Most people will never have to disable the alarm system in their home. Rarely though, a malfunction will cause a security system to beep and/or go into alarm for no apparent reason. Your first instinct is probably to use your code to turn off the system, and this is the correct thing to do.
Unfortunately, some problems can prevent the keypads from communicating with the main panel. The keypads can then become unresponsive to the usual arm/disarm codes and other commands. If the alarm keeps going off, it may be necessary to shut down the system until service can be arranged.
If you have home alarm system monitoring, and/or use a home alarm company for service, call them before doing anything else. They know your system, and are in the best position to help you!
If you only have a beeping keypad, you may not need to disable the alarm. See “My Alarm Keeps Beeping - What Can I Do?”
Locate the main alarm panel, not to be confused with the alarm system keypads used to arm and disarm the system. For most systems, this will be a metal box located in a closet, laundry room, or utility area.
The metal enclosure contains the control circuitry and back-up battery, and connects to keypads and other devices with either wired or wireless technology.
Wireless “all-in-one” systems, like the Ademco Lynx system above, have a main control console containing a keypad, sounder, circuit board, and back-up battery. Doors, windows, and motion sensors connect wirelessly to the main console.
For either type of system, disable the alarm by first unplugging the low-voltage transformer. This will be a 3” cube-shaped module, plugged into a wall outlet, usually near the main control unit. Sometimes a screw is used to hold the transformer in place; if so, remove it.
If you can’t unplug the transformer, or if you can’t find it, don’t panic. You can disconnect its wiring when you open the main panel, which is the next step anyway.
For standard alarm systems with a metal enclosure, open the lid. It may be held shut with screws, which are easily removed, or secured with a lock.
If it has a lock, try to locate the key. Alarm panel keys are smaller than house keys and are often simply left on top of the panel enclosure. The image below shows an alarm key on the left, and a regular house key on the right.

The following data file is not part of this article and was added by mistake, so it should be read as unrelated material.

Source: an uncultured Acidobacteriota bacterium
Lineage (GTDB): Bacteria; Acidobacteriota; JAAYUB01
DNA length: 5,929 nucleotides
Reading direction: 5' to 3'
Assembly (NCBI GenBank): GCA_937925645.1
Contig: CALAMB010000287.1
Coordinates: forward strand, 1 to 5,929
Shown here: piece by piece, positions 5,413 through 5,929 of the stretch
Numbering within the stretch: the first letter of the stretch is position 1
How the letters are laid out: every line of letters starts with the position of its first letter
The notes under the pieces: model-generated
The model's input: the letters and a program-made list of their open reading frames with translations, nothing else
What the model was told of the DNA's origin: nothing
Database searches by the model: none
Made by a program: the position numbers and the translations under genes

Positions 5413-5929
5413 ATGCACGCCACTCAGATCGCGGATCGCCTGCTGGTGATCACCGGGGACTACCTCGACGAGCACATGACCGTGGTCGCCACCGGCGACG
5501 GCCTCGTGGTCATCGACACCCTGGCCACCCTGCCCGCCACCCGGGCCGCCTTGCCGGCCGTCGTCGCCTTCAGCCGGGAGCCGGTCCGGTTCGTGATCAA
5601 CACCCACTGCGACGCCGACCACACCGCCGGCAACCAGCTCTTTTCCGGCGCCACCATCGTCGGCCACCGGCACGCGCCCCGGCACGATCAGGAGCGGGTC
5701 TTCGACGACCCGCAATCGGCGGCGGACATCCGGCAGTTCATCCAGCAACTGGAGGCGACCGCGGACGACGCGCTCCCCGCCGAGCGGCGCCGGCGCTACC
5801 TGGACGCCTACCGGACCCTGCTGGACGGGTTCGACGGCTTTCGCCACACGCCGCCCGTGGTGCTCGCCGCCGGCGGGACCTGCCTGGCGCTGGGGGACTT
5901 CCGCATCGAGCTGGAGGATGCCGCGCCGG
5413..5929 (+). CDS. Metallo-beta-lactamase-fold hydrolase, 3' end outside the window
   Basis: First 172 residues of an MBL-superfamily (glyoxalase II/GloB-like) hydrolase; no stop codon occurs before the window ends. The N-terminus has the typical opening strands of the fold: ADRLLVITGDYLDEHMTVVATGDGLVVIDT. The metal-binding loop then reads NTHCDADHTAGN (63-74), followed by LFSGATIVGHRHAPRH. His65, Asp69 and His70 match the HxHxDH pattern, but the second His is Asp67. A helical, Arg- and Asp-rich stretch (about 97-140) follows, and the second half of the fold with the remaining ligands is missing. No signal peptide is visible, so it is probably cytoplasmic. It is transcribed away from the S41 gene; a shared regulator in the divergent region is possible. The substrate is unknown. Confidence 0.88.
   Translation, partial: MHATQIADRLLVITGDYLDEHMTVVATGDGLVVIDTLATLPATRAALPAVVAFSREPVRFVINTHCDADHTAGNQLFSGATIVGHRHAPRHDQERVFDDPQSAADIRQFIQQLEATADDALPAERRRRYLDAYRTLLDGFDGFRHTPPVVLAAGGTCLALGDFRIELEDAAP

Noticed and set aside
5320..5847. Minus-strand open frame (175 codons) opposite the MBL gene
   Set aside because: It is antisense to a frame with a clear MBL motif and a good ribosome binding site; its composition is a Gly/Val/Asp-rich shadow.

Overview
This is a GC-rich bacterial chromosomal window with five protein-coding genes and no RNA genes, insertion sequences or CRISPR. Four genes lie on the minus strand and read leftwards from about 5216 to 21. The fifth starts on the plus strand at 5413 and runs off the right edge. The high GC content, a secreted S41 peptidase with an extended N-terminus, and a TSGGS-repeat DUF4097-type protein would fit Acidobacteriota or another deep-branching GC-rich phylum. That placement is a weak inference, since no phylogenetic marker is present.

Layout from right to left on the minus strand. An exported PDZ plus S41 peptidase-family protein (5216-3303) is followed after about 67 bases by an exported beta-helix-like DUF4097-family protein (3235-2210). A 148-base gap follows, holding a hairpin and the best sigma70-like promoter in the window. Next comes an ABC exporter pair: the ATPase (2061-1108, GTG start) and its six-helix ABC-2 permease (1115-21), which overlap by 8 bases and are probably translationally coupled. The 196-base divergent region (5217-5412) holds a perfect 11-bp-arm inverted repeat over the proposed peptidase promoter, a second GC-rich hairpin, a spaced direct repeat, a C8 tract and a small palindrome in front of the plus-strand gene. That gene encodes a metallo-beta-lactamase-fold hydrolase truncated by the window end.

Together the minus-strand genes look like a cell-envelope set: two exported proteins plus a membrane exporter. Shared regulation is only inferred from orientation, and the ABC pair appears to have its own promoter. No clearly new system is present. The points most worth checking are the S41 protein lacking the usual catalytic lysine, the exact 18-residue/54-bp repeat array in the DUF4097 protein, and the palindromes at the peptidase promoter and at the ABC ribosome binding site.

If your panel uses a lock and you can’t find the
key, the lock can be drilled out or the lid can be forcibly pried open.
The alternative is to locate and disconnect all keypads, sirens, and other sounders to silence the system.
For all-in-one units, separate the front face of the unit from its base. These usually snap together using hooks or tabs, and come apart easily by inserting a small screwdriver to release them.
Once the panel is open, locate the back-up battery.
For standard alarm systems, this will be a brick-like unit resting in the bottom of the enclosure. Remove one of the leads from the battery by wiggling the connector from side to side while pulling.
For all-in-one panels, the battery can usually be unplugged where it connects to the main circuit board.
If you weren’t able to find or remove the low-voltage transformer earlier, it can be disconnected now. At one end of the row of screw terminals, look for two screws marked “AC”, “Power”, or “XFMR”. Any of these terms refers to the transformer connection.
Use a screwdriver to loosen one of these screws, then pull the wire away from it. It doesn't matter which wire you remove; disconnecting either one (or both) will break the circuit and kill the AC power to the panel.
Also, the color of the wires doesn't matter. Unlike the battery, AC has no polarity, so your AC wires may be red and black, green and yellow, white and white, etc. If you later decide to reconnect the wires, it doesn't matter which wire goes to which terminal; if you accidentally reverse them, all will still work just fine.